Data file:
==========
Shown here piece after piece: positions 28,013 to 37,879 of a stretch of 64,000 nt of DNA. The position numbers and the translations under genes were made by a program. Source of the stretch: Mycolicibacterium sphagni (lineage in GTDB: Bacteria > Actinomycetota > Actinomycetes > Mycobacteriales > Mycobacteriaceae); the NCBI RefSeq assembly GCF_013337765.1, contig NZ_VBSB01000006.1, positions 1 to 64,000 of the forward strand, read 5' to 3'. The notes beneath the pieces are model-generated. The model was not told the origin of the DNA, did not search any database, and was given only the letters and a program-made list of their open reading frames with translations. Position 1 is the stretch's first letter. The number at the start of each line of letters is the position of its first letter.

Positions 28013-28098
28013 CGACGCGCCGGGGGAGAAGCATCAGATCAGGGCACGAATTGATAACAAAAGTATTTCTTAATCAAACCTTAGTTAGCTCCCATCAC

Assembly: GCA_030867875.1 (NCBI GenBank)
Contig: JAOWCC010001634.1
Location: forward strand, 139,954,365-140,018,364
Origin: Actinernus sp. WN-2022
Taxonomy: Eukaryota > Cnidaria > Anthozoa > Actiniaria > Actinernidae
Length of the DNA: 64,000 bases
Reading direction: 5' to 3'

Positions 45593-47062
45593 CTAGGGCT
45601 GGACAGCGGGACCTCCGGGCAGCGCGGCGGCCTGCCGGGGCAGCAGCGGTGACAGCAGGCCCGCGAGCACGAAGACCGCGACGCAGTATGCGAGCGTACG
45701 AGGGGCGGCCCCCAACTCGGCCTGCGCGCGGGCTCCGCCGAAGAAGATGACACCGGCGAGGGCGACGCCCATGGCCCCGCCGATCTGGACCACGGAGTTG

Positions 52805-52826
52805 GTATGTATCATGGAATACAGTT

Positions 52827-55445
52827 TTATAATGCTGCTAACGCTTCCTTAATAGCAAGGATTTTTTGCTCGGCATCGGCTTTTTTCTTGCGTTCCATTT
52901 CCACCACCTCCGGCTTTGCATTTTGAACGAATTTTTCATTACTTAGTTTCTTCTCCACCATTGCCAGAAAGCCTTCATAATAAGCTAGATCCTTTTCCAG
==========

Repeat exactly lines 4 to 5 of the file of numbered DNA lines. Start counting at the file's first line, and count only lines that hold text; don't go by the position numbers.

Assembly: GCA_030867875.1 (NCBI GenBank)
Contig: JAOWCC010001634.1